ERIC Number: ED239181
Record Type: RIE
Publication Date: 1983-Aug
Reference Count: 0
Consequences of Psychotherapy Clients' Mental Health Ideology.
Milling, Len; Kirsch, Irving
Current theoretical approaches to understanding emotional difficulties are dominated by the medical model of mental illness, which assumes that emotional dysfunction can be viewed the same way as physical dysfunction. To examine the relationship between psychotherapy clients' beliefs about the medical model of psychotherapy and their behavior during treatment, 39 clients at a student mental health service were administered a measure of acceptance of the medical model at the outset of psychotherapy, and indicated their expectancies for therapeutic improvement. Eight weeks later or at termination, which ever came first, therapists rated their clients' behavior. Results showed that, as predicted, psychotherapy clients who were more accepting of the medical model reported higher initial expectancies for therapeutic gain, controlling for the value of making those gains, and terminated prematurely from treatment more often. Paradoxically, they were rated by their therapists as making more active attempts to address their problems both in and outside of treatment sessions. Clients who were more accepting of a responsibility/control orientation were judged as making less active attempts to address their emotional problems and as more dependent on their therapists; some discussion is given to this unexpected observation. The findings suggest that clinicians need to be sensitive to their patients' mental health ideology. (JAC)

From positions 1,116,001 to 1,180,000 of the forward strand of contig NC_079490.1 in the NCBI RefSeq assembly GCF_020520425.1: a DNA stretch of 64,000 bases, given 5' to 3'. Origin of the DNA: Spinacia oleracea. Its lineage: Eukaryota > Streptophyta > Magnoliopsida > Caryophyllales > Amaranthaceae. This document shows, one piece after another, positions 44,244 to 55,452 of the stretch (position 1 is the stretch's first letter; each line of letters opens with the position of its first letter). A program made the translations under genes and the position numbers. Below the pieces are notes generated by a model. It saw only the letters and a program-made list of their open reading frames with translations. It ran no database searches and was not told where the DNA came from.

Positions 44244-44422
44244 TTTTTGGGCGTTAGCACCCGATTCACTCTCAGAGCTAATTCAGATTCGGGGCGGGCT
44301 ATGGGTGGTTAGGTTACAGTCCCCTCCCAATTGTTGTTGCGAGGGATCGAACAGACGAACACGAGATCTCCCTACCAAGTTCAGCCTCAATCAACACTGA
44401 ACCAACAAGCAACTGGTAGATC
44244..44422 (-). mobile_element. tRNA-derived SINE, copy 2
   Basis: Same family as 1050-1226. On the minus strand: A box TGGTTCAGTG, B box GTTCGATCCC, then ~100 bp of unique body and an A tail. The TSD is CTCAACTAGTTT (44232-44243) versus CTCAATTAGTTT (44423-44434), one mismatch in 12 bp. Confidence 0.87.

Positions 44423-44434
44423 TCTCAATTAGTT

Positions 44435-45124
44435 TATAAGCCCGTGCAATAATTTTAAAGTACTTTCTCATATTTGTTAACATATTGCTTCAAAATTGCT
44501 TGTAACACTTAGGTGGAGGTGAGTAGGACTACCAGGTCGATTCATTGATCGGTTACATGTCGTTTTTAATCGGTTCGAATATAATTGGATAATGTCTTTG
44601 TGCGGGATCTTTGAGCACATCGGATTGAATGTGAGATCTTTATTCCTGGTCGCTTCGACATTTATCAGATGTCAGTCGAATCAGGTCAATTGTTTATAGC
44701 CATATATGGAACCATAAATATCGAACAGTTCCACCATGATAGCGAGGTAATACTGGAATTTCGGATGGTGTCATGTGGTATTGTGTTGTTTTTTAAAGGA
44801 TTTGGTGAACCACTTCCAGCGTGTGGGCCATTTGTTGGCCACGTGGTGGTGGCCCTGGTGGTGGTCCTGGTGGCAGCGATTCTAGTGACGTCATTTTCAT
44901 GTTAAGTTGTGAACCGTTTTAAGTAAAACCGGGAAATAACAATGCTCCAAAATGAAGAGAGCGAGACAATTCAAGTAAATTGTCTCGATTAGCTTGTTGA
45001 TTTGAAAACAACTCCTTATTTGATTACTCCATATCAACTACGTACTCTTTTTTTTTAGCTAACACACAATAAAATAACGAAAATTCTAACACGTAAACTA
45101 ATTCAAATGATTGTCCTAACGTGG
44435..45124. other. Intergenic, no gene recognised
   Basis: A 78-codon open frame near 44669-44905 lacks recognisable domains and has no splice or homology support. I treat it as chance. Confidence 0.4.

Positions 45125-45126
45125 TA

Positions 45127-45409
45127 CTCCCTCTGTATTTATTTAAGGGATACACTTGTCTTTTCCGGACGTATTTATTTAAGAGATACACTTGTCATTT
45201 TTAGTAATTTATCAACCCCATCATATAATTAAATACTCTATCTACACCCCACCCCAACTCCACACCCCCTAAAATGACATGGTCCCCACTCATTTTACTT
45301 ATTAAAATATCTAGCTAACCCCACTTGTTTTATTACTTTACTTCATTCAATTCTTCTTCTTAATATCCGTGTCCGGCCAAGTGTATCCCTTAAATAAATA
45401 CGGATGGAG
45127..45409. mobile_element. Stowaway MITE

Publication Type: Reports - Research; Speeches/Meeting Papers
Education Level: N/A
Audience: Counselors; Researchers; Practitioners
Authoring Institution: N/A
Identifiers: Client Behavior; Medical Model; Treatment Outcomes
Note: Paper presented at the Annual Convention of the American Psychological Association (91st, Anaheim, CA, August 26-30, 1983).